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Tuesday 25 June 2019
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Tobago News

V'zuelans rush to Tobago to register

Venezuelans line-up at Caroline building in Scarborough on Sunday to get registered before Friday's deadline.
Venezuelans line-up at Caroline building in Scarborough on Sunday to get registered before Friday's deadline.

Over 200 Venezuelans arrived at the Caroline building in Scarborough just after noon on Sunday to get away from the tedious registration process in Trinidad. At the Queen's Park Oval in Port of Spain and Achievor's Banquet Hall in San Fernando, thousands of Venezuelans have been rushing to get registered before the Friday deadline. But with only about 500 per day being registered, many have had to camp overnight at the venues to be among those processed for the day.

For many, it has been a necessary sacrifice as the opportunity to get regularised and live in Trinidad legally for a year is better than the hardship currently being experiences in their homeland.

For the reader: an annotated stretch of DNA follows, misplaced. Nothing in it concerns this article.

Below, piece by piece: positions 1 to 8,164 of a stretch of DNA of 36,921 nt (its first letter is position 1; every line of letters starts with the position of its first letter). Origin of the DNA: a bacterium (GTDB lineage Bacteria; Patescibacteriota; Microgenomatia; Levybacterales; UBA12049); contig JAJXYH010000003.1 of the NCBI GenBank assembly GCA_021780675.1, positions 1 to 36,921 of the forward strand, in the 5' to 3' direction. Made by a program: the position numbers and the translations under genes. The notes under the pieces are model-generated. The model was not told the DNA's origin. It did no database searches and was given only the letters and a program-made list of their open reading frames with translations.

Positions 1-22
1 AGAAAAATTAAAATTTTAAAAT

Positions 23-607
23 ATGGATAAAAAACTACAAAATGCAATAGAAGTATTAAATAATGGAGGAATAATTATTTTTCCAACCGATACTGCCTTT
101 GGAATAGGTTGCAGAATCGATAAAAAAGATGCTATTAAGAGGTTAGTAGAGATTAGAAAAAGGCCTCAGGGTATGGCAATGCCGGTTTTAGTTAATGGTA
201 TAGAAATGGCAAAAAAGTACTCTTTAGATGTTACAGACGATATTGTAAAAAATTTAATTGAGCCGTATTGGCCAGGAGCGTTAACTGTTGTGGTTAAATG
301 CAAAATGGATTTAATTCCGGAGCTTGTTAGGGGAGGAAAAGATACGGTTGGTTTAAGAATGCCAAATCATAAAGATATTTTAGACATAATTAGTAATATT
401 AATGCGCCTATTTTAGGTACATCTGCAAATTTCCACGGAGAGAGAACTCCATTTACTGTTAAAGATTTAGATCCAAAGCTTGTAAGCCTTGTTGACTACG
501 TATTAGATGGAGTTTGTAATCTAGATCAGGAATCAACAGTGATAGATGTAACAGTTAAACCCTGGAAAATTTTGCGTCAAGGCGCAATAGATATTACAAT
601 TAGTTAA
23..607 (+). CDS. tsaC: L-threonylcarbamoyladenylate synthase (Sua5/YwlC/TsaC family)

Newsday understands the Venezuelans came to Tobago on the Cabo Star while others used the airbridge. One person told Newsday he will return to Trinidad once he gets registered. Many were turned back because they were unable to provide copies of original documents. Around 1pm, bad weather sent those lined up outside scattering for shelter as inside the building was completely packed. This is the first time the Tobago station registered this many Venezuelans in one day.

One woman who lives and works in Trinidad told Newsday she was hesitant to register initially because she thought it was a trick to detain those who are here illegally. After waiting to see her compatriots complete the process, she said she felt comfortable and decided to register. She described TT citizens as "nice people," adding that if TT's economy suffered a crisis they would be welcomed in Venezuela.

During the first nine days of registrations there were no long lines or rush at the Tobago registration station. Up to Saturday, police confirmed 221 Venezuelans registered in Tobago.

ACP Ansley Garrick told Newsday on Sunday the influx was expected within the last week of registration. He said police are not concerned and regular patrols in the area will continue.

“It was expected there would be a rush since word would have gotten out that Tobago is a breeze…We have adequate patrols to ensure safety. When you look at the trend on how Tobago process flowed over the last day, we expected a boat will come with 300 coming off at once.”

The registration closed off at 4:50pm and many were asked to return on Monday morning. Children and seniors were seen in the group crossing the road towards an old fruit stall to stay during the night.

Venezuelans have three more days until the two-week amnesty period is over.

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